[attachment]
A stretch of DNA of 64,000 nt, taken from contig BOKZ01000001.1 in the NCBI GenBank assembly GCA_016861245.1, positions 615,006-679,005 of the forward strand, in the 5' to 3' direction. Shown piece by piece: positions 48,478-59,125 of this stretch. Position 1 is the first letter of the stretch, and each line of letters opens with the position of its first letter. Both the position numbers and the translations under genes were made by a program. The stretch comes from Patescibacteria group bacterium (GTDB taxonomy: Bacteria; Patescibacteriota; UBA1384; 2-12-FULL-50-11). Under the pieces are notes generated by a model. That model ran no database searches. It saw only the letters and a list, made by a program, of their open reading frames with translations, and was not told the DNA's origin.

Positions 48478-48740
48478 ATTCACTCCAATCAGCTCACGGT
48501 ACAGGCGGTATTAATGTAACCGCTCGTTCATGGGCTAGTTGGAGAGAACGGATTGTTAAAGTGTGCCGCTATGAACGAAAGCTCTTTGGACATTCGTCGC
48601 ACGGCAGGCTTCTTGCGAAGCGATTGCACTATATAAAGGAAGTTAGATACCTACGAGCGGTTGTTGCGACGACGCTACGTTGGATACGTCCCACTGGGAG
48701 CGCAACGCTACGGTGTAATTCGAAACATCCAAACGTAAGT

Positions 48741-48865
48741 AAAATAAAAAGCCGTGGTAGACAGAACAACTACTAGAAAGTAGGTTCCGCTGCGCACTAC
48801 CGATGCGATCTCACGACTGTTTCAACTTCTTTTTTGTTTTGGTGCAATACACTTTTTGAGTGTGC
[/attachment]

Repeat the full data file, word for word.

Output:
A stretch of DNA of 64,000 nt, taken from contig BOKZ01000001.1 in the NCBI GenBank assembly GCA_016861245.1, positions 615,006-679,005 of the forward strand, in the 5' to 3' direction. Shown piece by piece: positions 48,478-59,125 of this stretch. Position 1 is the first letter of the stretch, and each line of letters opens with the position of its first letter. Both the position numbers and the translations under genes were made by a program. The stretch comes from Patescibacteria group bacterium (GTDB taxonomy: Bacteria; Patescibacteriota; UBA1384; 2-12-FULL-50-11). Under the pieces are notes generated by a model. That model ran no database searches. It saw only the letters and a list, made by a program, of their open reading frames with translations, and was not told the DNA's origin.

Positions 48478-48740
48478 ATTCACTCCAATCAGCTCACGGT
48501 ACAGGCGGTATTAATGTAACCGCTCGTTCATGGGCTAGTTGGAGAGAACGGATTGTTAAAGTGTGCCGCTATGAACGAAAGCTCTTTGGACATTCGTCGC
48601 ACGGCAGGCTTCTTGCGAAGCGATTGCACTATATAAAGGAAGTTAGATACCTACGAGCGGTTGTTGCGACGACGCTACGTTGGATACGTCCCACTGGGAG
48701 CGCAACGCTACGGTGTAATTCGAAACATCCAAACGTAAGT

Positions 48741-48865
48741 AAAATAAAAAGCCGTGGTAGACAGAACAACTACTAGAAAGTAGGTTCCGCTGCGCACTAC
48801 CGATGCGATCTCACGACTGTTTCAACTTCTTTTTTGTTTTGGTGCAATACACTTTTTGAGTGTGC